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Prosecutor Leyton charges more students related to school shooting threats in Genesee County

FLINT — Genesee County Prosecutor David Leyton has charged seven local middle and high school students with making threats to shoot up their schools in the wake of the tragedy last week at Oxford High School and investigations continue into several other incidents.

Each of the students are charged as juveniles with the crime of False Report or Threat of Terrorism, which is a 20-year felony. Some of the students face additional charges including use of a computer to commit a crime, a 20-year felony and intentional threat to commit an act of violence against a school, school employees or students, a misdemeanor.

As reported last week, one of the students, a 17-year-old student of Flint Southwestern Classical Academy, was charged after she made and posted a rap-style video to social media in which she said she was going to shoot up the school “like Oxford.” Since that first charge, six other students have been charged with similar acts, most involving threats posted on social media or communicated verbally to others or in text messages.

There are six other incidents that remain pending while police investigations and prosecutor review continue.

In all, three students at Carmen Ainsworth Middle School, one at Flint Southwestern, one at Linden High School, one at Hamady High School and one at Linden Charter Academy have been charged.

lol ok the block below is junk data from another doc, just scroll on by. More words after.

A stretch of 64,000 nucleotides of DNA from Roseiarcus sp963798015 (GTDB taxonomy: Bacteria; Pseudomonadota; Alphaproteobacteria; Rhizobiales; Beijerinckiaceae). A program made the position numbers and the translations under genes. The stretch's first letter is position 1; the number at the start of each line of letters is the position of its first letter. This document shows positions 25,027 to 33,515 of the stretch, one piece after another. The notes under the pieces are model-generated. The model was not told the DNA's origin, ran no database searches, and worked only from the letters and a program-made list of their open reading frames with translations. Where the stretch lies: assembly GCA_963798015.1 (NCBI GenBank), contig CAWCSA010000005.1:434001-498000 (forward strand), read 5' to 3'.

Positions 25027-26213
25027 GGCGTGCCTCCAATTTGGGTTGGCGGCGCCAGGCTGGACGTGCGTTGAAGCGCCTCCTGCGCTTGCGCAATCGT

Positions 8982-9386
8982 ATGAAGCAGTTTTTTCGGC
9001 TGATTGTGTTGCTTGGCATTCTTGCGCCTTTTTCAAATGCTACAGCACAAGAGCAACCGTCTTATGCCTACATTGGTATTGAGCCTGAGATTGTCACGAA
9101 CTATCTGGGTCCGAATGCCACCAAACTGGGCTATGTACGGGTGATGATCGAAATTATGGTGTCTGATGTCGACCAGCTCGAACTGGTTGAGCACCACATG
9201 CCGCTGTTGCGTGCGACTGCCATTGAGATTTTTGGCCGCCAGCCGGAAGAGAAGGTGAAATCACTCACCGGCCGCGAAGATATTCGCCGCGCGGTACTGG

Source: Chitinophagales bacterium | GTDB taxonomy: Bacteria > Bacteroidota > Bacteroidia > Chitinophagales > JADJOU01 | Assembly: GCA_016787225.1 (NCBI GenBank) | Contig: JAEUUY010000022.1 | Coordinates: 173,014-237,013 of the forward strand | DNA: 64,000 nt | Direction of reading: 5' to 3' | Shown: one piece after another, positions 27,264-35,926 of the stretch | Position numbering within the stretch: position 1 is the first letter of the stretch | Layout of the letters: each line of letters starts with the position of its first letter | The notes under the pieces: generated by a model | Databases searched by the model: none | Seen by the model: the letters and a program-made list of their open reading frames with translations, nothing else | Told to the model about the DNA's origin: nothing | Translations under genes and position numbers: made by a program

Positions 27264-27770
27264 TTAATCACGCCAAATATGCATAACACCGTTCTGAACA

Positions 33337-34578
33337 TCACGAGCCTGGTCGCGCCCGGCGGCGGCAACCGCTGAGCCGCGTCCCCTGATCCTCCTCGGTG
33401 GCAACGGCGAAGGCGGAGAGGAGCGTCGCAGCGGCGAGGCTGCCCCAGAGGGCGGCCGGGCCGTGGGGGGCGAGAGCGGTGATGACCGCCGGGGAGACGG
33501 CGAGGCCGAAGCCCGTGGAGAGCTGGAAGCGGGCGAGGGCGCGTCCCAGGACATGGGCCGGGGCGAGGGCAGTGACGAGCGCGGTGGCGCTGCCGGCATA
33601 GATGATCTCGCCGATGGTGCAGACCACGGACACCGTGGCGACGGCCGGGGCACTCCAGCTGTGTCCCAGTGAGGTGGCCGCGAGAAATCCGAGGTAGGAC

Ongoing investigations include incidents in Mt. Morris Township, Swartz Creek, Burton and Grand Blanc.

“We have seen so-called ‘copycat’ threats before, but the tragedy that occurred so close to home at Oxford High School has really caused a spike in such activity,” said Leyton. “I will repeat what I have said before; making threats to shoot up a school is no joking matter, and individuals who choose to do so will face serious consequences.”

“Such threats, credible or not, cause fear among students, their parents, school staff and the entire community and it detracts from local law enforcement’s ability to tend to other important public safety needs,”  Leyton continued. “As I have repeatedly said over the years, I am not going to try to differentiate between real and bogus threats; anyone who makes a threat will be charged under the law.”

Prosecutor Leyton continues to urge parents and schools to educate their children about the seriousness of school shootings and to warn them of the great consequences that come with making threats even if they are intended to be a joke.

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